In a rare Saturday morning vote, the U.S. Senate cleared significant legislation aimed at providing foreclosure relief, shoring up the financial condition of the nation's largest mortgage lenders, and providing close to $4 billion in new community investment funds. The President is expected to sign the "Housing & Economic Recovery Act of 2008" (HR 3221) by midweek, bringing to a close nearly three months of political and substantive negotiation over the final scope of the rescue package.
There are several key aspects of the rescue plan. These include:
- Foreclosure Prevention - based on estimates from analysts, it is anticipated that up to 400,000 homeowners will be able to take advantage of a plan to allow lenders to secure a government guarantee of their mortgage loans in exchange for accepting a revised appraisal and immediate writedown of their loans to 90 percent of the new appraised value. Under this plan, homeowners would share the remaining equity with the federal government, and would be required to rebate any gains from the sale of their home to the Federal Housing Administration (FHA) on a sliding scale over five years. This plan is coupled with protection from investor lawsuits for the write-downs incurred by lenders that participate in the program. In addition, the legislation increases the current FHA loan caps to a maximum of $625,000 in high cost areas. The final bill also includes $180 million in funding for foreclosure counseling and legal assistance to borrowers.
- Federal Investment - In response to growing market concern over the financial stability of the nation's two largest mortgage lenders, the legislation allows for unlimited federal purchase of the equity of both Fannie Mae and Freddie Mac as necessary to ensure that the two government sponsored enterprises (GSE's) remain capable of meeting obligations. This provision was the subject of intense negotiation and dispute, and ultimately resulted in substantial delays in securing passage of the bill. Estimates by the Congressional Budget Office suggest that this exposure could reach a maximum of $100 billion if needed, and as a result Congress increased the federal debt ceiling to accommodate passage of this bill.
- Housing Regulation and Oversight - building on proposals that have been circulating for the past several years, the legislation couples new lending authority with enhanced regulation of the mortgage industry at the federal level. The bill creates a unified housing regulator with responsibility for oversight of both the FHA and the two GSE's, including the responsibility for authorizing executive compensation at Fannie Mae and Freddie Mac. The bill also mandates that "seller financed" downpayments be eliminated as an aspect of FHA-approved loans by October 1, 2008, and prohibits FHA from charging risk premiums for buyers until October 1, 2009.
- Tax and Investment Provisions - HR 3221 contains a wide ranging series of tax provisions related to the homebuying and community investment. Despite an early threat of a Presidential veto, House and Senate negotiators insisted on including nearly $4 billion in new community development block grant funding for municipal entities to purchase foreclosed properties and rehabilitate them for resale. The bill also includes $11 billion in tax-free municipal bond authority for low-interest loans to first-time home buyers, construct of low-income rental housing and refinance subprime mortgages.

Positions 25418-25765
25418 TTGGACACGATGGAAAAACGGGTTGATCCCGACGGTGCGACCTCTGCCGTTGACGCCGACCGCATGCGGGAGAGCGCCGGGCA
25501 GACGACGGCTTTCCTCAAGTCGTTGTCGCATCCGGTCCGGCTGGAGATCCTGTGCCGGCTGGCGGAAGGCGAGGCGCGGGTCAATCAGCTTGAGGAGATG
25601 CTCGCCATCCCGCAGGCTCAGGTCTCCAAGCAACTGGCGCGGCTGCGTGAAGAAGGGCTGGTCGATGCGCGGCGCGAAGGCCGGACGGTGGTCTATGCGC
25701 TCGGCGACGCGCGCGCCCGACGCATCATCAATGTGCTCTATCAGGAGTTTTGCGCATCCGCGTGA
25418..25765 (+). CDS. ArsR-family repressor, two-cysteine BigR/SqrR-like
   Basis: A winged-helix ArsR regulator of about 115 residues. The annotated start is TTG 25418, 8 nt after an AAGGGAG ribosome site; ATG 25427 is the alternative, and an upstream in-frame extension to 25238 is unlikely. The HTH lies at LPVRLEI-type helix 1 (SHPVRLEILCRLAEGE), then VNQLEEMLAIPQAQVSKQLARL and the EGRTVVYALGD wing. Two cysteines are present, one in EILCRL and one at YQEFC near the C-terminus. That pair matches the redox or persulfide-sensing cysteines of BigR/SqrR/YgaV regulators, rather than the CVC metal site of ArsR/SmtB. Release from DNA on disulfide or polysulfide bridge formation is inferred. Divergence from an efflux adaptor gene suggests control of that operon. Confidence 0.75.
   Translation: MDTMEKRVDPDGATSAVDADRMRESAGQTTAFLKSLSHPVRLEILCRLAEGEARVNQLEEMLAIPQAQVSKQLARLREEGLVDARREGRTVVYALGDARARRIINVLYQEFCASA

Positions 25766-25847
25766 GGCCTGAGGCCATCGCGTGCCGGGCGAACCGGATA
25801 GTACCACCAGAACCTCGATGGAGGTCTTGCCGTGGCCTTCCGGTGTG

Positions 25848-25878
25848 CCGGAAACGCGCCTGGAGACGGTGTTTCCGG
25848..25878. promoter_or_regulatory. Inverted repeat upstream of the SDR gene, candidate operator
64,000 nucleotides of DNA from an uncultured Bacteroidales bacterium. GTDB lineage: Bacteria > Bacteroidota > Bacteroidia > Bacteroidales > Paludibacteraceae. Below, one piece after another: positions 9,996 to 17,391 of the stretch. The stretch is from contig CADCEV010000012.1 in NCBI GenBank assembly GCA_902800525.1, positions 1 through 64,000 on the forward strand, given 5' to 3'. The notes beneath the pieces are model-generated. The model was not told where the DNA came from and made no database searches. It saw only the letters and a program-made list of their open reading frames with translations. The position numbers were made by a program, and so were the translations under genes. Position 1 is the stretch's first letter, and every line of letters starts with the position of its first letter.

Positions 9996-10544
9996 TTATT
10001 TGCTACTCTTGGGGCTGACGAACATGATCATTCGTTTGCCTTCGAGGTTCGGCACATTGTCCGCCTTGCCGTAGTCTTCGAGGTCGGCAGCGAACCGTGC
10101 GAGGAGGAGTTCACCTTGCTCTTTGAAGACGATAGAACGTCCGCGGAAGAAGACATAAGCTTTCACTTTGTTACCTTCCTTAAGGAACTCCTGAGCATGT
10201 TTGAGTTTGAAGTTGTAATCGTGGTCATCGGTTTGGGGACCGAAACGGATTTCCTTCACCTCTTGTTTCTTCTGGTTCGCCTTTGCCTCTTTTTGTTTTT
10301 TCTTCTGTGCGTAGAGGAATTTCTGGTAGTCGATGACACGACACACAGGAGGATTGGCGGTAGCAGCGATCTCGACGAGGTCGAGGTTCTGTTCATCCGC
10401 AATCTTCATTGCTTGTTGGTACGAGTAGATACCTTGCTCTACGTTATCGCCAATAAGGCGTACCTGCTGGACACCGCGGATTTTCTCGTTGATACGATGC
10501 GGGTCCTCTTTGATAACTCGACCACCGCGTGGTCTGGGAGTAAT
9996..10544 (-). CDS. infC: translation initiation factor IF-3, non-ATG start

Other key tax provisions include:
- Establishing a tax credit of up to $7,500 for first-time home buyers who purchase residences between April 9, 2008, and July 1, 2009.
- Creating a new standard deduction of $500-$1,000 for property taxes for tax payers that do not itemize.
- Low Income Housing Provisions - In addition to the homebuyer and homeowner credits, HR 3221 contains a series of legislative changes to the Low Income Housing Tax Credit (LIHTC) program. The bill includes a number of important provisions intended to clarify the operation of the low-income housing tax credit and increase the efficiency of the tax credit market, including:
- Exempting LIHTC investments from the alternative minimum tax
- Temporarily fixing the annual Housing Credit percentage at nine percent
- Repealing the requirement of posting a bond with the IRS upon disposition of a low-income project
- Allowing states to specify certain types of project for an enhanced credit
- Allowing the combination of below-market federal financing (other than tax-exempt bonds) and tax credits and easing the restrictions on federal grants
- Requiring the consideration of historic nature and energy efficiency in the tax credit allocation process
- Simplifying the calculation of the credit and certain allocation requirements
- Conforming the tax credit and low-income housing bond compliance rules in a number of areas.
This legislation is intended to bring both long-term and immediate relief to the housing market through both financial incentives and comprehensive regulatory overhaul. As new regulations are developed and the new oversight authority takes the reins of the federally-backed mortgage market, those who interact with these entities should expect both subtle and potentially substantial process changes -- particularly in 2009 with a new President and new Congress